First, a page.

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November 2003 Issue

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Environmental Health Hosts Fall Cancer Epidemiology Series

Published November 2003

The UC Department of Environmental Health kicked off a fall cancer epidemiology seminar series at the end of September. Speakers for this series include both UC and national experts on many topics ranging from lung and pancreatic cancer, to common industrial chemicals and hair dye.

On October 15, the department welcomed Michael Thun, MD, MS, vice president for epidemiology and surveillance research at the American Cancer Society. Dr. Thun presented "Insights about Cancer Prevention from the Tobacco and Obesity Pandemics" to a full house in Kehoe Auditorium. He provided insights and statistical data about tobacco use and the growing obesity pandemic.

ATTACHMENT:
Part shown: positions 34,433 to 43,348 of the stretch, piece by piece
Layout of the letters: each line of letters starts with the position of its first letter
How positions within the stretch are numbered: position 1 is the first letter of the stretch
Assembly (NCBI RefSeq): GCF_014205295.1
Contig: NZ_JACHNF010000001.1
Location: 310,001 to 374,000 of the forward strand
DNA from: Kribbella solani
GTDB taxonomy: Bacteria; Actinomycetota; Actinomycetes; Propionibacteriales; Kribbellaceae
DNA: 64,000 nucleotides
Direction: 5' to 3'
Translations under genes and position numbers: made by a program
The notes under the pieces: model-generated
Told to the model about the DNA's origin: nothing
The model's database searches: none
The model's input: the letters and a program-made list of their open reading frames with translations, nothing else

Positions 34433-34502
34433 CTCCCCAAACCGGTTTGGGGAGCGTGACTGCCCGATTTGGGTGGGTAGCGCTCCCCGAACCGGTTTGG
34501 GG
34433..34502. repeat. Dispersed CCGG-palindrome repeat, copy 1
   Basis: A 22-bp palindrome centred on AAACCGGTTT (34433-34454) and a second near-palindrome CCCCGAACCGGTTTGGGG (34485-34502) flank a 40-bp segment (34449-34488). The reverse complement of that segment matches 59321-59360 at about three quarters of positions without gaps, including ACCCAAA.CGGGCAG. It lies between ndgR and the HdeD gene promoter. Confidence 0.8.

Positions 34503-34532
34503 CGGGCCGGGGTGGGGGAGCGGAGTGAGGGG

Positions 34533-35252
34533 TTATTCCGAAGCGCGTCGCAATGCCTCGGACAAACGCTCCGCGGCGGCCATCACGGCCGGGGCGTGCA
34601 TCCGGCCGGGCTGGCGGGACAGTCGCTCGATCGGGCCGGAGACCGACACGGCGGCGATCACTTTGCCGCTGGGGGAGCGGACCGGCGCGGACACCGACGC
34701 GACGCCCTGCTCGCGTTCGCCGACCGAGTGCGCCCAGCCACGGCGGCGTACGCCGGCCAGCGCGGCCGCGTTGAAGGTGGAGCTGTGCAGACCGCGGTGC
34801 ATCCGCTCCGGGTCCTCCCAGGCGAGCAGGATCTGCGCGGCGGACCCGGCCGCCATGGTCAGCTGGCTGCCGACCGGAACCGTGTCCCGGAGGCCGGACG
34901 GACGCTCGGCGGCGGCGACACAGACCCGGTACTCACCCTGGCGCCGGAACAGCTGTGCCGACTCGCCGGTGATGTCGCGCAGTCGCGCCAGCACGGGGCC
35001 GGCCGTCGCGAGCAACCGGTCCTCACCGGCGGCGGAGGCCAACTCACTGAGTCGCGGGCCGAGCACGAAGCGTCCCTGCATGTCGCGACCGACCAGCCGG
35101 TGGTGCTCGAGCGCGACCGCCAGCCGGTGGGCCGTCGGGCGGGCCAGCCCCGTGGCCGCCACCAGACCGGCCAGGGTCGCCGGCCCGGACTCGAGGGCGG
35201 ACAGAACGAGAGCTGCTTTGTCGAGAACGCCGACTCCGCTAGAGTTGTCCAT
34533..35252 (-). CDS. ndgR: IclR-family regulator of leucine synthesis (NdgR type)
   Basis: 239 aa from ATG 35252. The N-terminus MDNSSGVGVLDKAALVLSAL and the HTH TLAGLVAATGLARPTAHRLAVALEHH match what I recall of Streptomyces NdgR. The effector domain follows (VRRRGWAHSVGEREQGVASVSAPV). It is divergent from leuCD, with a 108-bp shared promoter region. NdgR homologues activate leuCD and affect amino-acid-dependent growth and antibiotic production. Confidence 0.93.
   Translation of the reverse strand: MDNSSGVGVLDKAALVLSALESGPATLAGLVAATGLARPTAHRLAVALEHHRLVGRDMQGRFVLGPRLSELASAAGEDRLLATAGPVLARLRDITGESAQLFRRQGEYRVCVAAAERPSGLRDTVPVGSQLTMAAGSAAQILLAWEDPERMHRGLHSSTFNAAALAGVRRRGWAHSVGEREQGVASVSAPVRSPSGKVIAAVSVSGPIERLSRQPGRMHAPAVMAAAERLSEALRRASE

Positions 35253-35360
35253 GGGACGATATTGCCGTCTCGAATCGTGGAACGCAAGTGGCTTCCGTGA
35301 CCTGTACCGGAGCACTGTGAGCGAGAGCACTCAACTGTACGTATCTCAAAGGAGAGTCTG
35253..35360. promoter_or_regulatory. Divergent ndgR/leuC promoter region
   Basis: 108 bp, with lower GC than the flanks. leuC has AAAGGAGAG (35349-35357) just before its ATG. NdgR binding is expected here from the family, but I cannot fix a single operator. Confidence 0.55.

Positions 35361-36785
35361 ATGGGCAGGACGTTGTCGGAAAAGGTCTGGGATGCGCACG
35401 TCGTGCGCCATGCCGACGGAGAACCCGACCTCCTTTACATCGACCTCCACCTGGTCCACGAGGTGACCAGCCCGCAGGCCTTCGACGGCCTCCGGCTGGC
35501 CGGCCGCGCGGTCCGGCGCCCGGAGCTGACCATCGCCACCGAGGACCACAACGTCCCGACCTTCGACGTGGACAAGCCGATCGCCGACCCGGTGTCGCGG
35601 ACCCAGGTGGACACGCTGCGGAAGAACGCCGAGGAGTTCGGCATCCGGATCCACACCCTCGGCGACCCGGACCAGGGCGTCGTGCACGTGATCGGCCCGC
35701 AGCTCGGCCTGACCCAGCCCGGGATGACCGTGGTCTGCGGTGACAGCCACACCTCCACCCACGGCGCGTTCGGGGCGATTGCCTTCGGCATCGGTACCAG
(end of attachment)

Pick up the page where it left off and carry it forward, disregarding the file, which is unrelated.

Dr. Thun received his BA from Harvard College, his MD from the University of Pennsylvania School of Medicine and his MS in Epidemiology at the Harvard School of Public Health. He has served for over twenty years in epidemiology and the prevention of chronic diseases, first as a medical officer at the New Jersey State Health Department, investigating toxic exposures, and then as an epidemic intelligence service officer and staff scientist for the Centers for Disease Control and Prevention. In 1989, Dr. Thun became director of Analytic Epidemiology for the American Cancer Society in Atlanta. Since 1998, he has served as vice president of Epidemiology and Surveillance Research, overseeing both cancer surveillance and analyses of large cohort studies on the causes and prevention of cancer. He is the author of nearly 200 publications, book chapters, books, and published proceedings. His research covers a wide range of issues within cancer epidemiology, with particular emphasis on the epidemiology of tobacco-attributable diseases and the potential of NSAIDs as anti-cancer agents. Dr. Thun currently serves on the Board of Scientific Counselors for the intramural research program at NCI. He is an adjunct professor in the Departments of Epidemiology and Environmental and Occupation Health at Emory University, Rollins School of Public Health and at the Winship Cancer Center.

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